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Personnel Actions

Child Abuse Reporting

The Professional Educator Discipline Act was amended and renamed as Educator Discipline Act (effective February 16, 2014) to require the chief school administrator to file with the Department of Education the following regarding any educator who is the subject of suspected child abuse filed by the school entity under the Child Protective Services Law (“CPSL”) and to file a report when the school entity knows an educator to have been named as the perpetrator of an indicated or founded report of child abuse or student abuse.  The information in the required reports can be included as a basis for disciplinary action against an educator.

Act 82 of 2012-Teacher Evaluation Requirements

Act 82 amends Section 1123 of the School Code, the previously used PDE 5501 and PDE 426 and 428.  The new evaluation tool includes both multiple measures of student achievement and observed professional practice.  The new rating system goes into effect for the 2013-14 school year for professional employees and temporary employees who provide direct instruction to students related to a specific subject or grade level-classroom teachers.  Beginning in 2014-2015 the new evaluation system will be used for all principals and nonteaching professional employees (both tenured and non-tenured).  Non-teaching professional employees include school psychologists, school guidance counselors, school dental hygienists, school nurses, and home and school visitors.

For classroom teachers, 50 percent of the overall rating is to be based on multiple student performance measures which shall be comprised of the following:

15 percent building level data, including student performance on assessments, value-added data from PDE; graduation rate, promotion rate, attendance rate, advanced placement course participation and SAT and PSAT data.

15 percent teacher specific data, including but not limited to student performance on assessments, value-added data from PDE, progress in meeting IEP goals and locally developed rubrics.

20 percent elective data, including student achievement measures that are locally developed and selected by the school entity from a list approved by PDE, including but not limited to student achievement in each of the following areas:  planning and preparation, classroom environment, instruction, and professional responsibilities.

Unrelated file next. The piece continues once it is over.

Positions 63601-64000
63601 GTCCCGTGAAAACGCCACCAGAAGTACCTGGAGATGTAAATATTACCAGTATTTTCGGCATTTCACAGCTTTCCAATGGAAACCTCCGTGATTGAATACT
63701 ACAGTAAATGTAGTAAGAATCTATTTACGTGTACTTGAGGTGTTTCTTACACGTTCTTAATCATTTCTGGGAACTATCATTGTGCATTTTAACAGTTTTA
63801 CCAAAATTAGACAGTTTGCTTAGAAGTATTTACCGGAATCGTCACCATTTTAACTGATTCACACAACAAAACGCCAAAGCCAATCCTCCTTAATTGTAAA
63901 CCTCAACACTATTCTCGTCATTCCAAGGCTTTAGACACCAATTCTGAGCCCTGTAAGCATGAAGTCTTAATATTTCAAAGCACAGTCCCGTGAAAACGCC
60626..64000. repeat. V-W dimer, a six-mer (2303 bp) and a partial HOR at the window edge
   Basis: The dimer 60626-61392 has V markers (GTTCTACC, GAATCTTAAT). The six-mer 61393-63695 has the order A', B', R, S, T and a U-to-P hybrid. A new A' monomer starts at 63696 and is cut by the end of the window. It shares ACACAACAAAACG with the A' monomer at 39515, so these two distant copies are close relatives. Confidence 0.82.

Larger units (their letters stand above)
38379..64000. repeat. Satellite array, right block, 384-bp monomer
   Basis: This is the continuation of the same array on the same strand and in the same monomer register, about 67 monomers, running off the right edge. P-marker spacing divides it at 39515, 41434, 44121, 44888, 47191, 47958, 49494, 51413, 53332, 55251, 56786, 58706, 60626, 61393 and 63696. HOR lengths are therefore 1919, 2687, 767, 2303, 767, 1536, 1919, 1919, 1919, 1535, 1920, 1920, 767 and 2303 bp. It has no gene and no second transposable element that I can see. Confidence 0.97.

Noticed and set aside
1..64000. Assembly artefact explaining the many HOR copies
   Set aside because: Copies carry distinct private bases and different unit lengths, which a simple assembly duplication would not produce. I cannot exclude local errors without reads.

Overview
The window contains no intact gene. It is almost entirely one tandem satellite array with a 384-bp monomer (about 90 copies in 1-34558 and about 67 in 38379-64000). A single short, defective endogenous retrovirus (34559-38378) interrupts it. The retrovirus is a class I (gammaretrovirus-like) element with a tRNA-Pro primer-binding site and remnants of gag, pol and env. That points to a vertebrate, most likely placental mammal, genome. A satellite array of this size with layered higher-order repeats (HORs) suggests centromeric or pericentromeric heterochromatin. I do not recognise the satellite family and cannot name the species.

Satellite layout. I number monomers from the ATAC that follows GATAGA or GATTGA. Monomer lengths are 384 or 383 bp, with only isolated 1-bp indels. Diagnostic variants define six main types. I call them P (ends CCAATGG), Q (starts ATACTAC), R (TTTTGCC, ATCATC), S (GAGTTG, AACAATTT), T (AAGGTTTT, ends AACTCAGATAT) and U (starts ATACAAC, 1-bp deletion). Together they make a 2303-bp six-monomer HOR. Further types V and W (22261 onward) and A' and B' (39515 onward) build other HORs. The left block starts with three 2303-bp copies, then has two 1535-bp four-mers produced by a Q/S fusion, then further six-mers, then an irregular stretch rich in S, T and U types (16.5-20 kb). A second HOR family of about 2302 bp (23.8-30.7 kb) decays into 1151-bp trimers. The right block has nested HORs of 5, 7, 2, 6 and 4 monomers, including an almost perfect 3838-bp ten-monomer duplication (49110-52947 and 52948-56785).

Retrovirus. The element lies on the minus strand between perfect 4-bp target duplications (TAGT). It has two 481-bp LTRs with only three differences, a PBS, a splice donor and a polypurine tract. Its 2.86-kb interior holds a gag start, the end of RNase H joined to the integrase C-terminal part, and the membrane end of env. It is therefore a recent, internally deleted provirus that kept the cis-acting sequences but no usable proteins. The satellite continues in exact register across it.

The remaining 50 percent are based on classroom observations and practice models related to student achievement in each of the following areas:  planning and preparation, classroom environment, instruction, and professional responsibilities.

The required performance levels/ratings are “distinguished”, “proficient”, “needs improvement” and “failing.”  “Distinguished” and “proficient” are considered satisfactory.  A “needs improvement” designation is satisfactory except that a second “needs improvement” in 10 years by the same employer is considered unsatisfactory.  Both “needs improvement” and “failing” designations require the employee to participate in a performance improvement plan.

No employee shall be rated “needs improvement” or “failing” based solely on student test scores.

The new rating form is found in 22 Pa. Code, Chapter 19.1.


In light of the budgetary shortfall many school districts are facing and Governor Corbett’s call for legislation to be passed to permit school district ‘s to furlough staff for economic reasons, we at Andrews & Price endeavor to keep our clients updated on the often difficult decisions regarding staff reduction.

Does a school district’s extension of recall rights to a TPE limit its power to furlough?

No. A TPE does not have suspension rights pursuant to Section 1124 and 1125.1 of the Pennsylvania School Code. A School may voluntarily choose to include a TPE within the protections of the school code but this offer of gratuitious reinstatement rights does not restrict the School’s basis for non-renewal of the TPE.

The attorneys at Andrews & Price successfully defended the non-renewal of the TPE. The School District eliminated two full time positions and then created one new full time bargaining unit position. Realignment required by the School Code to ensure that more senior employees were provided an opportunity to fill positions where properly certificated resulted in the non-renewal of a TPE with an english certication. The Association filed a grievance challenging the non-renewal as a violation of the CBA. The Association argued that the merge of two full time positions into one was invalid as the schol did not receive PDE approval. The School sought approval after it issued its non-renewal notice and recall rights letter to the TPE. Additionally, the Association’s position was that the grant of recall rights converted the non-renewal into an 1124 furlough and restricted the school’s authority to suspend the TPE.

The School’s position was that 11-1124 does not apply to TPE’s and that the CBA obligated the district to realign staff to the detriment of the TPE. As to the approval from PDE, the School had the required recommendation of the Superintendent, concurrence of the Board of School Directors and approval from PDE.

The Arbitrator held the non-renewal of the TPE to be proper as 11-124 does not apply to a TPE . The Grievance was denied.

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